Meaningful patient and public involvement in digital health innovation, implementation and evaluation: A systematic review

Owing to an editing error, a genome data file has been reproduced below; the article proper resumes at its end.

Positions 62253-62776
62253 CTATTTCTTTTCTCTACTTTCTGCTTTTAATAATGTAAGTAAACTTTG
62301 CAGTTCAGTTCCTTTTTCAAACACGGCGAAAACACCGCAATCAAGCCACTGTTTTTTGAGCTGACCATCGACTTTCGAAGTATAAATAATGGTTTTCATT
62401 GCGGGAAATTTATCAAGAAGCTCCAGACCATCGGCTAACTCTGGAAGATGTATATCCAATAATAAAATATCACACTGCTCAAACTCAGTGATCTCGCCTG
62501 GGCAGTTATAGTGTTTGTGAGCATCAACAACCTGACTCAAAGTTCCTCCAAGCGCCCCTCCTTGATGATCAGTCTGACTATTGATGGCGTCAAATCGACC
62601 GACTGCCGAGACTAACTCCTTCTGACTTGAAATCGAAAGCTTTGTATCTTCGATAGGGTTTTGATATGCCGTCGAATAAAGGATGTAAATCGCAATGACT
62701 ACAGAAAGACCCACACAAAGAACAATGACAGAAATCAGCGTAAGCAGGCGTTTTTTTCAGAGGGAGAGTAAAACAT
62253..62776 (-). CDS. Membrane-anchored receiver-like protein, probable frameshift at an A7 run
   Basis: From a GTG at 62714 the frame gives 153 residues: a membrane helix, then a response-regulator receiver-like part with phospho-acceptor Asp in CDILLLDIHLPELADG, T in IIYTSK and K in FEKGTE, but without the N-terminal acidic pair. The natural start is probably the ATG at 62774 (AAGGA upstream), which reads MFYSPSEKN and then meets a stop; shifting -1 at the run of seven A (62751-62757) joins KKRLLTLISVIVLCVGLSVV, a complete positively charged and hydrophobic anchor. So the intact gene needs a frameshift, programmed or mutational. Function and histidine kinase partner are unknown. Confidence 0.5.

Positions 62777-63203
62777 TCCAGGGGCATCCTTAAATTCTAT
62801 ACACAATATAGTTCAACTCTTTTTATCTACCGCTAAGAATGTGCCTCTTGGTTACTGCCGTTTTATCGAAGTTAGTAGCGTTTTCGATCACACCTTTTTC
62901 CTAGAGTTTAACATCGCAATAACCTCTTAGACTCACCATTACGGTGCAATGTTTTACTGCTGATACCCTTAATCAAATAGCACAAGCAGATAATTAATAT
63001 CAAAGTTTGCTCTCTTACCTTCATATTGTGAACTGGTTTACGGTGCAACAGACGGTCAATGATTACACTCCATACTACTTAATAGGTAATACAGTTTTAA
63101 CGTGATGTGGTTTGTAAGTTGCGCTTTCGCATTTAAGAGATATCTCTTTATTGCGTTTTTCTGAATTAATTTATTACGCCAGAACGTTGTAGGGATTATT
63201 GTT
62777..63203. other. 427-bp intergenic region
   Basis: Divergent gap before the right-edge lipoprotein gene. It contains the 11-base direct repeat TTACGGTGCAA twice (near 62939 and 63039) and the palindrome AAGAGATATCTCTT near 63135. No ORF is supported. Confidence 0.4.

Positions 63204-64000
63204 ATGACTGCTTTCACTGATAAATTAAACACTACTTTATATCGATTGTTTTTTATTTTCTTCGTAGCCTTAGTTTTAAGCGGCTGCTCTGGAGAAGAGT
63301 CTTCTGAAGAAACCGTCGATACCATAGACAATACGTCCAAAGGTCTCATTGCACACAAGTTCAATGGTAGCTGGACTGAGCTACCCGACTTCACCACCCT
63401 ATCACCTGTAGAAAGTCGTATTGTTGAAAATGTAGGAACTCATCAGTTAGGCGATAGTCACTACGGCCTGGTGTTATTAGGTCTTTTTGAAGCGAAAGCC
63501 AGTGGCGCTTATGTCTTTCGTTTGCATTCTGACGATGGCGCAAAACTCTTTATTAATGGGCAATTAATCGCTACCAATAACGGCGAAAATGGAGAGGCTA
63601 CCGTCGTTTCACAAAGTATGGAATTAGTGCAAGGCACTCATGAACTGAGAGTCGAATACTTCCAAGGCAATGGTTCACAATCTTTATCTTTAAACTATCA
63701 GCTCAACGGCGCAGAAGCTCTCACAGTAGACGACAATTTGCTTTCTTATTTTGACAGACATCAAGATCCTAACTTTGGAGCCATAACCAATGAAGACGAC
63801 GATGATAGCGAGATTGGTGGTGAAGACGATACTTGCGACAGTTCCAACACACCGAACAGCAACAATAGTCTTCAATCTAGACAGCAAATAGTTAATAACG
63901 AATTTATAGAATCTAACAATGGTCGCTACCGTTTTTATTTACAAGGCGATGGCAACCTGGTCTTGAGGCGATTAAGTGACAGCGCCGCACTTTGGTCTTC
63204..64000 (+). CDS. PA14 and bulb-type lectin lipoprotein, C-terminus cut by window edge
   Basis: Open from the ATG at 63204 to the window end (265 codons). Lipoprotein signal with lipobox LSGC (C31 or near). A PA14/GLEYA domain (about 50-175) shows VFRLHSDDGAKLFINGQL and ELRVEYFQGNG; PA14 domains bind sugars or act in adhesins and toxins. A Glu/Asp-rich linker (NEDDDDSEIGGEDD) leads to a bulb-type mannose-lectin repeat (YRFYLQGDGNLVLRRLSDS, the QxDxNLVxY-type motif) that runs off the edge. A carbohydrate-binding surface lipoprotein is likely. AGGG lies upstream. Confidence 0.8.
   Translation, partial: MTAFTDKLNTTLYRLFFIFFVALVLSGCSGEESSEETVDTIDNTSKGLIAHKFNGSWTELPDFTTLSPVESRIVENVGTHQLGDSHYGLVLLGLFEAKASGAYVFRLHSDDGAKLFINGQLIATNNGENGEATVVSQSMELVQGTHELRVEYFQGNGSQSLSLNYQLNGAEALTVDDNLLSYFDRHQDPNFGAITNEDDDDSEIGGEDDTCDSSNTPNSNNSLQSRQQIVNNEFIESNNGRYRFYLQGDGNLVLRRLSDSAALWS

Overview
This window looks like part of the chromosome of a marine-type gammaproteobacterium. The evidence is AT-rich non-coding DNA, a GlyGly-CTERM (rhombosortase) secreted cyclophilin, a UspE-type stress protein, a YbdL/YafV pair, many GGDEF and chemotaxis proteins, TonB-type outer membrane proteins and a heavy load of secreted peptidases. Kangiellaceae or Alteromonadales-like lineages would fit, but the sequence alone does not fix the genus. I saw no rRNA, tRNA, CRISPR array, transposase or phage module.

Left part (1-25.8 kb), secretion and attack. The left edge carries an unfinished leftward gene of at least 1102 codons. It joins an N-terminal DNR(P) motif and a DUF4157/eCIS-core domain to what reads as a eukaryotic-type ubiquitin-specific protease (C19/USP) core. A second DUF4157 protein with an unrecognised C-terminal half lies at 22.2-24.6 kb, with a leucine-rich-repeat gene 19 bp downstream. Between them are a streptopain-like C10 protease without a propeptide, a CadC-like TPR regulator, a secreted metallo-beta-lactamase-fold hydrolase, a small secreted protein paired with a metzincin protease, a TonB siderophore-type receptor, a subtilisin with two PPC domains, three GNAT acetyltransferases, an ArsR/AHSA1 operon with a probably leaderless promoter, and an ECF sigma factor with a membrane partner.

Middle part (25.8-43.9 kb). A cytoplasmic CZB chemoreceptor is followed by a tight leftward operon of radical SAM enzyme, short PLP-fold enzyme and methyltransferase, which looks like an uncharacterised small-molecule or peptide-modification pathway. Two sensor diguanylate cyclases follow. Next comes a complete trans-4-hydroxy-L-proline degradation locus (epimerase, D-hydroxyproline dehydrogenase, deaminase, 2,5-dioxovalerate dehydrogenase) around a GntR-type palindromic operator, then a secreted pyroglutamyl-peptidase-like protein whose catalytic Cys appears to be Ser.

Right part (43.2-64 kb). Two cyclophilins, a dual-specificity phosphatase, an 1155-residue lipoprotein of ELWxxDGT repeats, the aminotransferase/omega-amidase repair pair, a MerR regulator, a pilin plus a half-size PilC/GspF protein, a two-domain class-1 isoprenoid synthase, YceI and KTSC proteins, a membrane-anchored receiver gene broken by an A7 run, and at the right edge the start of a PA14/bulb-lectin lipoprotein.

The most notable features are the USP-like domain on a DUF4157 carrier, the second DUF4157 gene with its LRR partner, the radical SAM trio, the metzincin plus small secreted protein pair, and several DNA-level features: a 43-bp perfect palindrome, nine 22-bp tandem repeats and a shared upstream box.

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INTRODUCTION: The importance of meaningfully involving patients and the public in digital health innovation is widely acknowledged, but often poorly understood. This review, therefore, sought to explore how patients and the public are involved in digital health innovation and to identify factors that support and inhibit meaningful patient and public involvement (PPI) in digital health innovation, implementation and evaluation. METHODS: Searches were undertaken from 2010 to July 2020 in the electronic databases MEDLINE, EMBASE, PsycINFO, CINAHL, Scopus and ACM Digital Library. Grey literature searches were also undertaken using the Patient Experience Library database and Google Scholar. RESULTS: Of the 10,540 articles identified, 433 were included. The majority of included articles were published in the United States, United Kingdom, Canada and Australia, with representation from 42 countries highlighting the international relevance of PPI in digital health. 112 topic areas where PPI had reportedly taken place were identified. Areas most often described included cancer (n = 50), mental health (n = 43), diabetes (n = 26) and long-term conditions (n = 19). Interestingly, over 133 terms were used to describe PPI; few were explicitly defined. Patients were often most involved in the final, passive stages of an innovation journey, for example, usability testing, where the ability to proactively influence change was severely limited. Common barriers to achieving meaningful PPI included data privacy and security concerns, not involving patients early enough and lack of trust. Suggested enablers were often designed to counteract such challenges. CONCLUSIONS: PPI is largely viewed as valuable and essential in digital health innovation, but rarely practised. Several barriers exist for both innovators and patients, which currently limits the quality, frequency and duration of PPI in digital health innovation, although improvements have been made in the past decade. Some reported barriers and enablers such as the importance of data privacy and security appear to be unique to PPI in digital innovation. Greater efforts should be made to support innovators and patients to become meaningfully involved in digital health innovations from the outset, given its reported benefits and impacts. Stakeholder consensus on the principles that underpin meaningful PPI in digital health innovation would be helpful in providing evidence-based guidance on how to achieve this. PATIENT OR PUBLIC CONTRIBUTION: This review has received extensive patient and public contributions with a representative from the Patient Experience Library involved throughout the review's conception, from design (including suggested revisions to the search strategy) through to article production and dissemination. Other areas of patient and public contributor involvement include contributing to the inductive thematic analysis process, refining the thematic framework and finalizing theme wording, helping to ensure relevance, value and meaning from a patient perspective. Findings from this review have also been presented to a variety of stakeholders including patients, patient advocates and clinicians through a series of focus groups and webinars. Given their extensive involvement, the representative from the Patient Experience Library is rightly included as an author of this review.
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